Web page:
Rugby Action in Invictus - the Autopsy

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When Clint Eastwood’s film Invictus opened in the UK earlier this year , I was asked to review the rugby angle for the Daily Telegraph. The results, in my opinion, were not pretty. I go on, at some length, to describe why the Invictus rugby action is about as believable as a Brian Moore apology.

However, I was cleaning up my office this week and came across the press notes. A PR person handed me these (while offering me a beer) when I went to the screening at the Warner HQ in London. I stuffed the notes in my case and promptly forgot them. For anyone not familiar with these documents, I have 32 single-spaced A4 pages explaining that Mandela and Eastwood are what any sane person would call a half-decent tag team. And apartheid was a hell of a bad thing.

When I saw the film it was my job to report on whether the rugby action worked. The answer is no. Now I know why.

Gulp. I wrote this:

“I can see just enough to make out that Springbok fly-half Joel Stransky is having a bad day with the boot.  He can’t punt a rugby ball, and his incompetence is so striking (in a Test Match, Brian!) that I want to see immediate replays of his flawed technique.’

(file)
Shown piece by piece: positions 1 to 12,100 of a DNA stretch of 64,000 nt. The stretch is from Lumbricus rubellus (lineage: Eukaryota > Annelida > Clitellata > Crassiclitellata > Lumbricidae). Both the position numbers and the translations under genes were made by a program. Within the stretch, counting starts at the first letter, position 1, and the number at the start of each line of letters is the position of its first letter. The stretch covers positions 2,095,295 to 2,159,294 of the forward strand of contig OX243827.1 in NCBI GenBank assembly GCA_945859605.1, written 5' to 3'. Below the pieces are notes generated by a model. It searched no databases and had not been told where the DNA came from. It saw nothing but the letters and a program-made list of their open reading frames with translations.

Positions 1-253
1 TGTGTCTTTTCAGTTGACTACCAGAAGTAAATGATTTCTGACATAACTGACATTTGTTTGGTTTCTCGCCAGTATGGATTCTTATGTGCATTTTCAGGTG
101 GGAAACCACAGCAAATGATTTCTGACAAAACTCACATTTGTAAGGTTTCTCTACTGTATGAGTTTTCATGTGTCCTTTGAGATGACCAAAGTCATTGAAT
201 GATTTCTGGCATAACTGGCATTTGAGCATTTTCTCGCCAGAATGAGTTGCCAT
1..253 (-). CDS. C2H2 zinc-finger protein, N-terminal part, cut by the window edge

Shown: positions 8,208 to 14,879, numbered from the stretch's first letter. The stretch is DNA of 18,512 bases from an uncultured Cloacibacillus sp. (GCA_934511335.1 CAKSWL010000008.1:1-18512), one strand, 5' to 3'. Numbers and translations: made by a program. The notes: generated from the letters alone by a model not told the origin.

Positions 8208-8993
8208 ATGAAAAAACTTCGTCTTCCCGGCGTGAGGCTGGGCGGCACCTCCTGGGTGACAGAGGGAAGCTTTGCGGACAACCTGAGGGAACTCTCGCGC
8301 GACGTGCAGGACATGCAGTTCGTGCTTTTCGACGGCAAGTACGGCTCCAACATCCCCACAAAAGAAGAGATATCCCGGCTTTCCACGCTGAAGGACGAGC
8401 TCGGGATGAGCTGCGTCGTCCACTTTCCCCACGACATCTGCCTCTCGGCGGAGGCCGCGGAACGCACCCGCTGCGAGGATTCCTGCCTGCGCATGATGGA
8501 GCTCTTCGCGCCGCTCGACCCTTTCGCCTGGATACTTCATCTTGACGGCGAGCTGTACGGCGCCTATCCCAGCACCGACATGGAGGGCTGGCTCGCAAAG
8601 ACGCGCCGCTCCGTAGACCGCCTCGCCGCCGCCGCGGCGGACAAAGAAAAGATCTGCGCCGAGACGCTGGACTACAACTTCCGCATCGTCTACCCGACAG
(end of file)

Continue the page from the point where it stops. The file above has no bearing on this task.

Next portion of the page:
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In the press notes I come across this:

“Scott Eastwood, another rugby novice, played the role of Springbok member Joel Stransky, who was responsible for all of the points scored by the team in the World Cup Final.”

Scott is Clint’s son. He had to be the number 10.

Having said that, Clint started off with the right idea about rugby: ‘It’s a very tough game, and the guys who play it are a special breed of cat.’

Right on, daddio. Which is what Scott might have muttered, head-wound bleeding, as he emerged from the bottom of a ruck wondering why not Westerns?

The notes contained one other interesting piece of information. Now that synthetic shirts have taken over the game, the 1995 South Africa jerseys had to be ‘specially knitted’ in cotton. However, the Springbok logo of today faces in the opposite direction from the logo of 1995. Cock-up or carefully considered decision? Will we ever know?